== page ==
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Singapore Is the Real Winner of Trump-Kim Jong-un Summit

THE CHOSUNILBO logo THE CHOSUNILBO 6/14/2018

Singapore, the host city of the historic U.S.-North Korea summit on Tuesday, could be the biggest winner of the high-stakes diplomatic event.

According to Singaporean Prime Minister Lee Hsien Loong, the city state footed a bill of 20 million Singaporean dollars by hosting the summit but has already broken even.

Some 4,000 people, including 2,500 reporters from around the world, came to Singapore for the summit, and the money they spent on accommodation, food and other expenses translate into direct proceeds for Singapore. The Singaporean government earned 3.15 million dollars from selling commemorative coin alone.

U.S. President Donald Trump and North Korea's leader Kim Jong-un sign an agreement on an 80-year-old hardwood table at the Capella Hotel on Sentosa Island in Singapore on Tuesday. /AFP-Yonhap © 제공: Chosun Ilbo U.S. President Donald Trump and North Korea's leader Kim Jong-un sign an agreement on an 80-year-old hardwood table at the Capella Hotel on Sentosa Island in Singapore on Tuesday. /AFP-Yonhap

The long-term gains, both tangible and intangible, are more difficult to quantify. Singapore has been steadily bolstering its cachet as venue for conferences and exhibitions. The summit has consolidated its image as a safe neutral setting for high-level diplomatic meetings.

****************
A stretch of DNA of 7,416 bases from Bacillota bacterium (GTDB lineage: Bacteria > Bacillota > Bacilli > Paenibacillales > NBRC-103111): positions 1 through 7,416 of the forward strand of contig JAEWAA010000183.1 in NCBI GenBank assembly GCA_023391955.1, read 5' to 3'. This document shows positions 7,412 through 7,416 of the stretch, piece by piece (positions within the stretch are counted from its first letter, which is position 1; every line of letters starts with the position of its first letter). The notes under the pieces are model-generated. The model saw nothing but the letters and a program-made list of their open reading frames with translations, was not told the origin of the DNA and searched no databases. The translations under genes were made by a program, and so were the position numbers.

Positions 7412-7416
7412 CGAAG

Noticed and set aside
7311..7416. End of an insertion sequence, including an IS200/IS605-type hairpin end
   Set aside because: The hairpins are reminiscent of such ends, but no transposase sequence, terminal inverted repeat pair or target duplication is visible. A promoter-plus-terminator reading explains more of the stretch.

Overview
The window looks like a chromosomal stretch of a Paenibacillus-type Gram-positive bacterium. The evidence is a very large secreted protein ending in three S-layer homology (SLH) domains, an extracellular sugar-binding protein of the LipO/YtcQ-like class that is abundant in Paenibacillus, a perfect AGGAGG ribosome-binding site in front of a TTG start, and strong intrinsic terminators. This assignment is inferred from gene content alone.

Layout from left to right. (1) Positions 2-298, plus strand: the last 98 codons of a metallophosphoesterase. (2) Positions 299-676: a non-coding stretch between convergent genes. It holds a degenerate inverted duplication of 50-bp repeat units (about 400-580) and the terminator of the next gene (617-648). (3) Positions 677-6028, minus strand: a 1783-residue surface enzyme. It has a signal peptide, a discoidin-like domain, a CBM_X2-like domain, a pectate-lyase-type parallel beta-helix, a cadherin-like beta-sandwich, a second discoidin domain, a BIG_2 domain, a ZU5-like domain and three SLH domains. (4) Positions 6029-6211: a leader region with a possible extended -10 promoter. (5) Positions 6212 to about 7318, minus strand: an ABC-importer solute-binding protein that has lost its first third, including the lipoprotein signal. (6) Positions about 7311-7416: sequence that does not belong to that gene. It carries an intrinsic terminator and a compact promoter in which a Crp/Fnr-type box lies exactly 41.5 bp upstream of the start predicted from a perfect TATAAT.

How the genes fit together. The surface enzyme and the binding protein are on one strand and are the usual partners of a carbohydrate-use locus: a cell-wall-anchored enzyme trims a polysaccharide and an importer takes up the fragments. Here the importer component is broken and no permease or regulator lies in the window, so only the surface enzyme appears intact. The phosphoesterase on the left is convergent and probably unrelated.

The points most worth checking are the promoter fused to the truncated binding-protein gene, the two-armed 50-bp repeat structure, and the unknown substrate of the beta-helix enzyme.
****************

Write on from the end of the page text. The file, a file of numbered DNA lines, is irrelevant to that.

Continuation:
Hong Kong's South China Morning Post reported Wednesday that Singapore has emerged as the Geneva of Asia, after the Swiss city that served as the stage for talks between the U.S. and Soviet Union during the Cold War.

The Singaporean government moved in quickly for a chance to host the summit. Once North Korean leader Kim Jong-un had arrived, the city state's foreign minister gave North Korean leader Kim Jong-un a guided tour of nighttime attractions, and the government let Kim and U.S. President Donald Trump use a suitably impressive 80-year-old hardwood table from Singapore's Supreme Court to sign their landmark agreement.

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